Activists from the Field Liberation Movement (FLM) destroyed a field of cis-gene potatoes grown for tests by Wageningen UR, in Wetteren in Belgium on 29 May.
The trial is an initiative of the Flemish department of agriculture, the Flemish institute for biotechnology, the university of Gent and Wageningen UR. Potatoes are being developed which have several resistance genes to protect them against the persistent and much-feared Phytophtera potato blight. At the testing site there was also a potato variety which was developed by BASF. Field tests should show whether the new species are vulnerable to the pathogen out in the open.
Currently, Belgian crop farmers - just like their Dutch neighbours - have to spray their crops with pesticides about ten times a year to keep the pest under control. The new GM potato would save 1 million kilos of pesticides per year, and another 50 million euros' worth of harvest damage, says a spokesman for the Flemish institute for biotechnology. To achieve comparable results through traditional plant breeding would entail at least 20 years of breeding.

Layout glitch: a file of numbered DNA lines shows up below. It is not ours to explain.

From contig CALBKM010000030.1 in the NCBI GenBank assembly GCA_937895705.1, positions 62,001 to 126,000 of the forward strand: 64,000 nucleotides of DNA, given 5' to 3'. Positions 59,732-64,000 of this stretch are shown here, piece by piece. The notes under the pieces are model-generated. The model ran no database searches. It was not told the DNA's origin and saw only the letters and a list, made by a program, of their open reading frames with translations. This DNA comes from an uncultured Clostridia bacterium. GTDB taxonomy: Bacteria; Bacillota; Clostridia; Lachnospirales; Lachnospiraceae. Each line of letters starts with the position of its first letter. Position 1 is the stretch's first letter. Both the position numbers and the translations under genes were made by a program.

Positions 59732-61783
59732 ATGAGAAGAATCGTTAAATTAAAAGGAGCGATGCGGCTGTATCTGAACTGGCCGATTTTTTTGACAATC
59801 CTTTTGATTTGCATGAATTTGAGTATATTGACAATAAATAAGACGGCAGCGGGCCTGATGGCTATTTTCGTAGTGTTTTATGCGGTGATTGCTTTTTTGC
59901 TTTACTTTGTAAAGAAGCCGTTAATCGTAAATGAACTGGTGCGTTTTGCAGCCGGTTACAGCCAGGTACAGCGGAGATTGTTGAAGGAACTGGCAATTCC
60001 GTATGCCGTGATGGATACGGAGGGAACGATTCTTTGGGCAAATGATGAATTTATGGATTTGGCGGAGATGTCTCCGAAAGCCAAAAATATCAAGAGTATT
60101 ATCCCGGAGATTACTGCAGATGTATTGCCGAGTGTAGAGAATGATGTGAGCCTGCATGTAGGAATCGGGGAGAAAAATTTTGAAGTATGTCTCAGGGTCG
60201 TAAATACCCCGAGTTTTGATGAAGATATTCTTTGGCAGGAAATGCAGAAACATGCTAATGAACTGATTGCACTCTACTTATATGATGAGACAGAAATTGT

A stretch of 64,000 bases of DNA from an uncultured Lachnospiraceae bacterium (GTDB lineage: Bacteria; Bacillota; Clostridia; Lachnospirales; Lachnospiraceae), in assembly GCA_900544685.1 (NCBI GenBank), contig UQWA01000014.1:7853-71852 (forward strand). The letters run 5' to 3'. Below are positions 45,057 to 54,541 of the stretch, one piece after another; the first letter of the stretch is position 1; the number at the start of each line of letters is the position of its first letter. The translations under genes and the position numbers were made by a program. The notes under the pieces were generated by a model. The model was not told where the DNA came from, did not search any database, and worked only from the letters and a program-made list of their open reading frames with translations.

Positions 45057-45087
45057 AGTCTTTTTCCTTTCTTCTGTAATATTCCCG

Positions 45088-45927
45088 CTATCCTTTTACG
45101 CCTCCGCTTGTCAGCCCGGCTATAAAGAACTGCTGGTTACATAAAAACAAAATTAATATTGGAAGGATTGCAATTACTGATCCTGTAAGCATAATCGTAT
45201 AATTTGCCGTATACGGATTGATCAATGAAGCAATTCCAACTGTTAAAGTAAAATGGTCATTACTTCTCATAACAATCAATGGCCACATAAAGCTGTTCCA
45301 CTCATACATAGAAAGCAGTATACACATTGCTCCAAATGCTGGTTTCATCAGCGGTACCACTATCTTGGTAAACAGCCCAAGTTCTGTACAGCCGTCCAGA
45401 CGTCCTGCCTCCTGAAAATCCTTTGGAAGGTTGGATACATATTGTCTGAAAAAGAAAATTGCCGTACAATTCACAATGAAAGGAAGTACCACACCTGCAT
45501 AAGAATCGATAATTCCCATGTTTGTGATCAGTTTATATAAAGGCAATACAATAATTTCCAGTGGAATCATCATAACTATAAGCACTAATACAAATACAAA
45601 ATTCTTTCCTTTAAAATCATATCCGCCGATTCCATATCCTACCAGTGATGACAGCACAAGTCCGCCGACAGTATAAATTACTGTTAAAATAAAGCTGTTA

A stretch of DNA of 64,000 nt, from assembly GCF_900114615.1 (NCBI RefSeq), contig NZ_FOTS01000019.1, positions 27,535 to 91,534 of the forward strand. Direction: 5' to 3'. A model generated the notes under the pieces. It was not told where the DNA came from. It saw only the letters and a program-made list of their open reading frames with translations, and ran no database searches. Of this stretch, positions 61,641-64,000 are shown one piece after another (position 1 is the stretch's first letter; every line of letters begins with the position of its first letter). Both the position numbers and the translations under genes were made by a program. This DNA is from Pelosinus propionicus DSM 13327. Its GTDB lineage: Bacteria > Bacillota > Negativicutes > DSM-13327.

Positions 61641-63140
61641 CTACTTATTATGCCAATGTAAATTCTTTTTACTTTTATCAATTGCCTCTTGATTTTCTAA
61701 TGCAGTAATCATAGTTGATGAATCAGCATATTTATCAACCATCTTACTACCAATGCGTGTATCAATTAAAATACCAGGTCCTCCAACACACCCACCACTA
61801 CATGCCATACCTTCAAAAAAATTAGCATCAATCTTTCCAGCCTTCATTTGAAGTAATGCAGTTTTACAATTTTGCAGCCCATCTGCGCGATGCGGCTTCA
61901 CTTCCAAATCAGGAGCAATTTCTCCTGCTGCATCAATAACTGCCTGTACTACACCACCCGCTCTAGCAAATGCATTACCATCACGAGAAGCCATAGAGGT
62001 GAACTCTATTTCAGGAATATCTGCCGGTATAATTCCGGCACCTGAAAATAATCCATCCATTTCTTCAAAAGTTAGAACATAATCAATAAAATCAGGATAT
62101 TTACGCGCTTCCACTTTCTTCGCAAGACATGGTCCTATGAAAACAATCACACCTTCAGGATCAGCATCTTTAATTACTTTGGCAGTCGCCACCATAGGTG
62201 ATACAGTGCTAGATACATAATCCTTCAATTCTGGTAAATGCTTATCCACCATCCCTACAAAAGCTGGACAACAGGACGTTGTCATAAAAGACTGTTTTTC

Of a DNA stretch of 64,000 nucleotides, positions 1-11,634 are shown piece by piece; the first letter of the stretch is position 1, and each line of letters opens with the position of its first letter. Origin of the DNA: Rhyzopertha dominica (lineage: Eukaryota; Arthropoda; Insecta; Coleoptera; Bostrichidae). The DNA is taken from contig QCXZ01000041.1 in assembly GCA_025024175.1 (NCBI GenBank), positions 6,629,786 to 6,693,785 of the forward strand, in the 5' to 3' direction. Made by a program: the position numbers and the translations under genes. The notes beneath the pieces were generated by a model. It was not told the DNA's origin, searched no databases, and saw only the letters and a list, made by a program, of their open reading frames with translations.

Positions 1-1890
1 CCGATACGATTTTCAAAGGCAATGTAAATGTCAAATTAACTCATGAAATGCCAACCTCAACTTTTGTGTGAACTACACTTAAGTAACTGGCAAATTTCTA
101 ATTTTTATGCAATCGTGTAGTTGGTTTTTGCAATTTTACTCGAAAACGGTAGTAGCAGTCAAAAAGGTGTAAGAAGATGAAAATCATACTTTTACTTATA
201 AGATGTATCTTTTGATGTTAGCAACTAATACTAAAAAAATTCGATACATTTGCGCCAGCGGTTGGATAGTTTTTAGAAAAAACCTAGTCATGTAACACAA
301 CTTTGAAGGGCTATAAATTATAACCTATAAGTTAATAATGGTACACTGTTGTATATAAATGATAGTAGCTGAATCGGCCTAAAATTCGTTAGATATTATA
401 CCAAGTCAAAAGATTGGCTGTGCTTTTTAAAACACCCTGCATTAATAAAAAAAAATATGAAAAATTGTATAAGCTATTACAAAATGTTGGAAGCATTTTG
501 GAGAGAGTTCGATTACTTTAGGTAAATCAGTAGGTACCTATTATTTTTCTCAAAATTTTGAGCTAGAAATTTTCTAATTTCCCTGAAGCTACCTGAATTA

The activists are afraid, however, that multinationals such as Monsanto and BASF will gain the rights to this new potato species, at the expense of farmers. But the Flemish farmers' union rejects this argument. In fact, says a spokesman, the genetic material will be the property of the universities, which will license several plant breeding companies to use it.
In Belgium there is great indignation about what the activists have done. Gent professor of Philosophy Johan Braeckman compares the campaigners with the Luddites who attacked the first agricultural machines in England in the early 19 th century. Other organizations called on the Flemish prime minister to engage in a public debate about the future of agriculture.
Wageningen UR has another test field for cis gene potatoes in the North-east polder, in the Netherlands. Researcher Bert Lotz went there last month to engage in a discussion with opponents of the tests who had set up a protest camp there.